Cinderella by Charles Robinson

Cinderella: Three Hundred and Forty-five Variants of Cinderella, Catskin, and Cap O' Rushes, abstracted and tabulated by Marian Roalfe Cox

Cinderella by Jennie Harbour

345 Variants
by Marian
Roalfe Cox

Table of Contents



Cinderella Tales

Catskin Tales

Cap o' Rushes Tales

Indeterminate Tales

Hero Tales



Master List of all Variants

Notes on this E-Text

Cinderella Area

Annotated Tale




Similar Tales Across Cultures

Modern Interpretations


Book Gallery

SurLaLune Fairy Tales Main Page



Asbjornsen, P. Chr., og Jorgen Moe, Norske Folke-eventyr. 2nd ed. Christiania, 1852. P. 415. (From Sell, in Gudbrandsdal.)



Boy and girl serve troll underground-- Ill-treated hero--Helpful animal (ox)-- Ear cornucopia-- Girl, sent to spy, is lulled to sleep by a huldre. Troll then puts magpie eyes in her neck, which remain awake-- Slaying of helpful animal and hero proposed-- Hero flight on bull, through copper, silver, and gold forests-- Princess as prize-- Hero rides up steep mountain on ox; may not have princess till he has thrice discovered her hiding- place (1) in ear of ox, (2) in a pin amongst several, (3) in one of many loaves-- Happy marriage.


(1) A little girl and boy are taken underground by a troll to be chambermaid and herd. Troll keeps the boy short of food; but amongst the cattle is a "wise" ox that tells the boy just to take the pipe out of its left ear, and instantly there will appear a table-cloth covered with all manner of dishes.-- (2) Troll wonders that boy should look so well-nourished, and sends the girl to discover the reason. But she is lulled to sleep by an underground fairy (huldre). Troll puts in her neck a couple of magpie eyes that will never sleep, and then, learning how matters stand, wants to kill boy and ox.-- (3) But the ox, being "wise", tells boy they must flee. They travel through a brass wood, a silver wood, a gold wood. Boy is careful to obey ox's warning to touch nothing.-- (4) At length they reach a great mountain, at whose summit sits a princess. Anyone riding up the steep sides may have her. Boy rides up to her on his little brown ox.-- (5) But king will not give her up till boy has thrice found her out. First she is concealed in one of the ears of the wise ox; then in a pin amongst several; lastly, in one of many loaves.-- (6) By the help of the ox he succeeds each time in finding her, and at length he marries her.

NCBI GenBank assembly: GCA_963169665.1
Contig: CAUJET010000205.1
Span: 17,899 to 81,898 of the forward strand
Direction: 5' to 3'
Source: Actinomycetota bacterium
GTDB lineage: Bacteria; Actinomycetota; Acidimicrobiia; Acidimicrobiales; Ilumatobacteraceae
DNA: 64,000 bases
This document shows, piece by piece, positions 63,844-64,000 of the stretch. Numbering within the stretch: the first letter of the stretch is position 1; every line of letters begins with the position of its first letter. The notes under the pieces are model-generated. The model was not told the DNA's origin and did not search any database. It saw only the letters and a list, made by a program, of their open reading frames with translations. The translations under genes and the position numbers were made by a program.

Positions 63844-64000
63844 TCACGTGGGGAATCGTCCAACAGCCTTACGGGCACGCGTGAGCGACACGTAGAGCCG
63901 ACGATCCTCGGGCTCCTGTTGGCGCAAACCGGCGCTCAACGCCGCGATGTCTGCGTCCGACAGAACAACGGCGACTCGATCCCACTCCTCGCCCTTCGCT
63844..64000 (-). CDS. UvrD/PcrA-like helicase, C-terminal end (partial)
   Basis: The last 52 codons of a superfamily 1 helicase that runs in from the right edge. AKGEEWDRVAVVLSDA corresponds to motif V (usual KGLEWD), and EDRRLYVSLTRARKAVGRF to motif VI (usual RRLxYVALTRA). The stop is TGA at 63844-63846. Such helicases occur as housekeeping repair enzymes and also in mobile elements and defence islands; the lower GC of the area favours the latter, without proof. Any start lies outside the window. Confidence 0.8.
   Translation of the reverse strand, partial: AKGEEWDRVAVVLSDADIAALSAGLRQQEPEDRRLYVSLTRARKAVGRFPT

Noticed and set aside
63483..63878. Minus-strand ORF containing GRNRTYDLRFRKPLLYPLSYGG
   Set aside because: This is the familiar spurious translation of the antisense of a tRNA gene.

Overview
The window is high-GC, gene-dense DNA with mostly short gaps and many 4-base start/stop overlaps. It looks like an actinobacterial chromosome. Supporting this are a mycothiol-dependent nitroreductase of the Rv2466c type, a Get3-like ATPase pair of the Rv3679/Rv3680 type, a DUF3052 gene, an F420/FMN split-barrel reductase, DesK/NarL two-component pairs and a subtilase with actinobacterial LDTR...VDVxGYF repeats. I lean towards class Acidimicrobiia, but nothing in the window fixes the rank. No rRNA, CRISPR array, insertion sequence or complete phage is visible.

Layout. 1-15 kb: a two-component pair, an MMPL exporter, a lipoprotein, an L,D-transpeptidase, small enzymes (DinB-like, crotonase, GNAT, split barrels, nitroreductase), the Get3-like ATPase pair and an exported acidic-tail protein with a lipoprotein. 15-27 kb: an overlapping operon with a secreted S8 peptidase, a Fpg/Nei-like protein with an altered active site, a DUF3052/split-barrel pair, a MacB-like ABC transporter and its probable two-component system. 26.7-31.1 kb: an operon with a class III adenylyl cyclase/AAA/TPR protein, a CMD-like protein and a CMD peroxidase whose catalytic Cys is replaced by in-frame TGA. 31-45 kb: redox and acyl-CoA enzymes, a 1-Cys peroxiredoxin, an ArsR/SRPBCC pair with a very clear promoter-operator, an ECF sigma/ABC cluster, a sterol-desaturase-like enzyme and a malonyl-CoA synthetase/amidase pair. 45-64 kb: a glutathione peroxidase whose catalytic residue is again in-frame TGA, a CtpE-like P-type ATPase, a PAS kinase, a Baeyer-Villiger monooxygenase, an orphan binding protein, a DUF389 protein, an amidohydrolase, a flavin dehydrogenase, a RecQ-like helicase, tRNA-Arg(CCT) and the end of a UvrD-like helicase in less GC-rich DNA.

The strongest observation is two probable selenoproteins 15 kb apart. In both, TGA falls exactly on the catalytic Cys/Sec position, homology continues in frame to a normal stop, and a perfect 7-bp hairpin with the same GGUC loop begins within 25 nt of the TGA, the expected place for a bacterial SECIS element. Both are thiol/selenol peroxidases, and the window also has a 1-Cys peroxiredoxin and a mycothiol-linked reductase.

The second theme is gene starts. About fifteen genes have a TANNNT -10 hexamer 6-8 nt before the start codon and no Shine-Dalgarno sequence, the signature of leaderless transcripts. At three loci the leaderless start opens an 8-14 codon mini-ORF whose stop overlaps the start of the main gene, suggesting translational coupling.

Cox, Marian Roalfe. Cinderella: Three Hundred and Forty-five Variants of Cinderella, Catskin, and Cap O' Rushes, abstracted and tabulated. London: David Nutt for the Folklore Society, 1893.

While the original text of this book is out of copyright, the special formatting and compilation available on SurLaLune Fairy Tales is copyrighted. Be aware that while the original content has been honored, page numbering, footnote numbering, redesigned charts, links, and other aspects are unique to this site's version of the text. Use at your own risk. For private and fair use educational purposes only.

Available from

Cinderella: A Case Book edited by Alan Dundes

In Search of Cinderella

Beauty and the Beast edited by Jack Zipes

From the Beast to the Blonde by Marina Warner

New Tales for Old by Gail de Vos

Tales, Then and Now by Altman and  de Vos

Oxford Companion to Fairy Tales by Jack Zipes

The Classic Fairy Tales by Maria Tatar Logo

©Heidi Anne Heiner, SurLaLune Fairy Tales
Page last updated March 2, 2006 Logo